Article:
In 2016, there were over 1.57 million arrests in Wisconsin and the rest of the nation for drug law violations, according to the Uniform Crime Report released by the Federal Bureau of Investigation. The figure represents a 5.63-percent rise over the number for 2015 and is more than three times the number of arrests for all violent crimes.
Over four out of five of the drug-related arrests in 2016, or 84.6 percent of them, pertained to drug possession. The number of arrests related to marijuana also rose, encompassing nearly 41 percent of all drug arrests. Most of those arrests were for simple possession.
The exorbitant number of drug-related arrests does not correspond with the public opinion about drug use. Most people in the United States not only support the legalization of marijuana, but also the termination of treating drug use as a crime. According to a Drug Policy Alliance report, a growing number of professionals in the scientific and political communities agree that people who are otherwise obeying the law should not be arrested and penalized just for possessing or using drugs.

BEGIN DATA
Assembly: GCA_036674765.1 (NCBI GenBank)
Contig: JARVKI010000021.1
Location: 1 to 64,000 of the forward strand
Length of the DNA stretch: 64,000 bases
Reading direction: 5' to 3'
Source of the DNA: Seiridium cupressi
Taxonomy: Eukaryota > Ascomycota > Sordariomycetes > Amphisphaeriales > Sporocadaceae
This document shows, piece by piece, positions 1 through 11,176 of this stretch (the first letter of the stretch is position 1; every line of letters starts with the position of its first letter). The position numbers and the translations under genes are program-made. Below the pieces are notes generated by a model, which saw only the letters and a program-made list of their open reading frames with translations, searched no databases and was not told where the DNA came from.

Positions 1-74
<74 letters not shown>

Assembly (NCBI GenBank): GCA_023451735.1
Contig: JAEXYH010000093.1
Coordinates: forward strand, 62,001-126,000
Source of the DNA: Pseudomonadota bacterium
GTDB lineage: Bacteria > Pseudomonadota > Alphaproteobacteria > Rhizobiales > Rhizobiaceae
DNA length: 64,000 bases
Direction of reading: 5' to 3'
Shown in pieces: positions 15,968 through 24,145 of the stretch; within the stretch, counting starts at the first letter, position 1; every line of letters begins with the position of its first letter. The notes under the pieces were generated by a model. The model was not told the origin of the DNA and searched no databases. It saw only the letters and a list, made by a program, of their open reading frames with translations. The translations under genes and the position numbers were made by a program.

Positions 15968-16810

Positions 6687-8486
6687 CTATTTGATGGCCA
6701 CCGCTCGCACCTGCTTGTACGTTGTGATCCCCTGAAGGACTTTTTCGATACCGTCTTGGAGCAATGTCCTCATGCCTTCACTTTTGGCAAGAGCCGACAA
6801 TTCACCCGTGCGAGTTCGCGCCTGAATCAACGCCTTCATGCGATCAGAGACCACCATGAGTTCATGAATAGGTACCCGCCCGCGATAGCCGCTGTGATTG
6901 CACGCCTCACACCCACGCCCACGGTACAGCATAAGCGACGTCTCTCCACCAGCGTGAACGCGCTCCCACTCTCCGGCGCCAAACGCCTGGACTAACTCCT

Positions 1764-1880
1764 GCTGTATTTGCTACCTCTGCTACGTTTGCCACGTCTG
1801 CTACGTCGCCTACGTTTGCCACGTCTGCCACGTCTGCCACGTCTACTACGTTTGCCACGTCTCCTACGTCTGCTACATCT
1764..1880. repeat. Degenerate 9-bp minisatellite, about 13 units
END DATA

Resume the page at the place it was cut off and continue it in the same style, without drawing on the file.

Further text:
The discriminatory manner in which drug possession laws have been enforced has resulted in ethnic- and racial-based inequality throughout the justice system. While black individuals make up 13 percent of the country’s population and have a rate of drug use similar to that of other racial groups, they account for 29 percent of people taken into custody for drug law violation and make up 35 percent of the individuals who are given state prison sentences for the possession of drugs.
Individuals who are facing drug charges should consult with a criminal defense attorney. The attorney may litigate to ensure that a client’s rights are protected and may work to have the charges reduced or dropped.